Old school meets new school

Greenwich Country Day School

Project
New Middle School at Greenwich Country Day School
Location
Greenwich, CT
Size
51,000 SF
Awards
2021 AIA New England Design Awards, Citation Award
2019 International Interior Design Association (IIDA) New England, Education Facilities Design Award
2019 Engineering News Record, New England Region Best K-12 Education Project
Warner House, a 19th century farmhouse-turned-school building, has been the beating heart of GCDS’ vibrant middle school experience for nearly a century. ARC set out to transform it into a 21st century learning environment while honoring the traditions and history of the school.
Presentation Mode
Image
Exterior with students

A gateway to learning

Formerly a residence, Warner House was adapted into the original GCDS schoolhouse in 1927. To preserve the building in a way that aligns with the school’s needs and move the middle school into the future, ARC set about transforming the student experience with a new net zero addition and celebrating the original home as a gateway to 21st century learning.

This ambitious undertaking was with the sole goal of creating a space that would positively impact student learning. Now, seeing that dream realized, we’re thrilled.

Adam Rohdie, Head of School, GCDS

Image
Bridge

Bridging the gap

To link GCDS’ 19th century origins to its 21st century needs, ARC thought literally; a glassy bridge links the historic Warner House with a state-of-the-art two-story addition, which contains 25 classrooms and a handful of common spaces. The soaring central “Spine” functions as the main circulation axis and the heart of the community.

 

The campus that grew up around the original Warner house reflected its aesthetic. The new addition reflects the existing campus in a fresh, modern way.

Jan Taylor, Project Manager + Principal, ARC

Image
n1

The three classroom wings are designated by a local ecosystem story - marsh, forest, meadow – referencing natural environments found in the surrounding area and identified by vibrant colors found in the local environment - blue for Long Island Sound and Mianus River; green for local fields and woods; yellow for native flowers and pollinators.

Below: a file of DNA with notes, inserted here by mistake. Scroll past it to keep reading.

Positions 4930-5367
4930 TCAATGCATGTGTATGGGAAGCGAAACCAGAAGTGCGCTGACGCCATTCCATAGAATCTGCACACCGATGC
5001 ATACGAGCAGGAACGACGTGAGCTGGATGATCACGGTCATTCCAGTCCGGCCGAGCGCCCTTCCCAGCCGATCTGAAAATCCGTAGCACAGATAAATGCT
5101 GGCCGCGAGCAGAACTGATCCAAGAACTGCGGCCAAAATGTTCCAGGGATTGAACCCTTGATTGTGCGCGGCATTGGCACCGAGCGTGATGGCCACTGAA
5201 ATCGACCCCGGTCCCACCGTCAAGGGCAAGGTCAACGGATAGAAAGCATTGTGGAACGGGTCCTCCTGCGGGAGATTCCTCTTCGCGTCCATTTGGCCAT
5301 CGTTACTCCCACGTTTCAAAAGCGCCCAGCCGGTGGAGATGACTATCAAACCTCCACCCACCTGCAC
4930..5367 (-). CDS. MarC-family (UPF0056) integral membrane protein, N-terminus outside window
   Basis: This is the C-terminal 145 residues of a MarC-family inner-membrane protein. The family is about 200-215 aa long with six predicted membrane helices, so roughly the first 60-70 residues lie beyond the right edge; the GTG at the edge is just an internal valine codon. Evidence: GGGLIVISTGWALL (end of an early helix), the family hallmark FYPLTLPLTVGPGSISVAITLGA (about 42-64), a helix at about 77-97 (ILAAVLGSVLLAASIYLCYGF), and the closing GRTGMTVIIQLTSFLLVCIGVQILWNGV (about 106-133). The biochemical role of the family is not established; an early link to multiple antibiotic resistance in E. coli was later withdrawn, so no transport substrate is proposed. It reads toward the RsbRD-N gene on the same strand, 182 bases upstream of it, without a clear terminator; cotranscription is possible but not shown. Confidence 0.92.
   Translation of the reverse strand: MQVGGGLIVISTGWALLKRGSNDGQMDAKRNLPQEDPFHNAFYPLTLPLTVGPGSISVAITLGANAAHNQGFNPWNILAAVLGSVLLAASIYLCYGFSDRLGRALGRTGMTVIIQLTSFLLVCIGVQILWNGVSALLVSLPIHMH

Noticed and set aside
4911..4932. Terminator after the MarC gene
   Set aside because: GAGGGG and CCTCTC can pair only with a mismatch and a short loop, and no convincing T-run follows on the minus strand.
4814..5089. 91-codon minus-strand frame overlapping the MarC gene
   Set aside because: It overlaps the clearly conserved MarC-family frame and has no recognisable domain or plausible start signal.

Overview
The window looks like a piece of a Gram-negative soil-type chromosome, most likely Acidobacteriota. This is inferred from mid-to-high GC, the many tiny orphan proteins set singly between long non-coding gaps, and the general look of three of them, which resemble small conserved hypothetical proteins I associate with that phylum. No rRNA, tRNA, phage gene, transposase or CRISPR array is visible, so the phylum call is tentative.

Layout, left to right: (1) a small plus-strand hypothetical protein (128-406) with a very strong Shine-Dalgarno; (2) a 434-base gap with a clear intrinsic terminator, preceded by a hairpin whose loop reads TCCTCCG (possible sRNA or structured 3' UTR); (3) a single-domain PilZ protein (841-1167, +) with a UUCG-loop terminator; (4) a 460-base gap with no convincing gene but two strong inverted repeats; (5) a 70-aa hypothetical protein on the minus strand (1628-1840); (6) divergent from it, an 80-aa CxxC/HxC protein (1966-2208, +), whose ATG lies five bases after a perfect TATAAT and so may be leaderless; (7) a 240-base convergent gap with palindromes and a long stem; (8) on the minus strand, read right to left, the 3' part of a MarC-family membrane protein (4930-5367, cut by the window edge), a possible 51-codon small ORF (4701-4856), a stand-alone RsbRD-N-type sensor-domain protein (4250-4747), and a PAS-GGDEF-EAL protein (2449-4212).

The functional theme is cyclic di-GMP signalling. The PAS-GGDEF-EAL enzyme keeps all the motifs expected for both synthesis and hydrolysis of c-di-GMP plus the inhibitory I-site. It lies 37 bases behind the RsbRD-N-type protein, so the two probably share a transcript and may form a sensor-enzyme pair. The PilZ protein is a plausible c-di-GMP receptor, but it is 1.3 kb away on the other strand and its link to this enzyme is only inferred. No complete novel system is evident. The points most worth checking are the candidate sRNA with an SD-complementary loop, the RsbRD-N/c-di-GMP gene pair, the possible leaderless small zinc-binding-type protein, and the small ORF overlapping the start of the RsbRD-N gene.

Image
n2
Image
n4
Image
Spiral stair

Flexible and functional

Expanses of glass and higher ceilings mark the addition’s collaboration zones, including the library, media center, and all-school gathering area. Classroom wings are more intimately proportioned, with a distinctive gable form and punched openings. These are outfitted with easily reconfigurable furniture that teachers can manipulate to suit their lessons, and breakout areas with cozy nooks that invite small-group learning.

 

Image
community circle

Community circles, or campfires, are located in areas throughout the addition provide a framework for the sharing of stories and experiences.

Image
Seamless fit

A seamless fit

New construction on an historic campus is a delicate undertaking. The gable form and white clapboard exterior reflect the residential feel of the existing campus in a way that is fresh, modern, and in keeping with its surroundings.

 

The state-of-the-art renovation of the Warner home, and the highly sustainable new spaces, reflect an ongoing commitment to good stewardship and innovation.

Laura DiBonaventura, Director of Sustainability, GCDS

Image
Exterior view

Centuries of tradition for centuries to come

The net-zero addition balances ultra-low energy consumption with on-site energy production. A whole-roof solar array supplies more than 100% of the addition’s energy needs. A sustainability “dashboard” scrolls energy data in real time, providing students with feedback on how their activities impact building energy use, illustrating how the building is a changing, dynamic enclosure.

 

Image
biophilic design
Image
Large windows in classrooms

All learning spaces feature large windows that showcase the changing seasons and playing field activity. To moderate glare, electrochromic glass, which self-tints according to sun and cloud patterns, was installed on the addition’s east and south façades. This approach provides generous natural light and tempers a reliance on artificial lighting.

Image
14_ARC_NewMiddleSchool-01-01.jpg
Image
15_ARC_NewMiddleSchool-01.jpg
Image
16_ARC_NewMiddleSchool-01.jpg
Image
17_ARC_NewMiddleSchool-01.jpg
Image
18_ARC_NewMiddleSchool-01-01.jpg
Image
19_ARC_NewMiddleSchool-01-01.jpg

5.23 kBtu/kwH/year

Annual energy use (< 9% of the energy use of an average primary school)

41.1%

of project site supports vegetation—a 12% increase over pre-project conditions. 

100%

of building stormwater runoff is managed on site

97%

of regularly occupied areas have direct views to the outdoors

Photography: Michael Moran Photography; Anthony Crisafulli Photography; ARC

Old school meets new school / Greenwich Country Day School
Exterior view
Bridge
biophilic design
n1
Large windows in classrooms
n2
n4
Spiral stair
community circle
Exterior with students
Seamless fit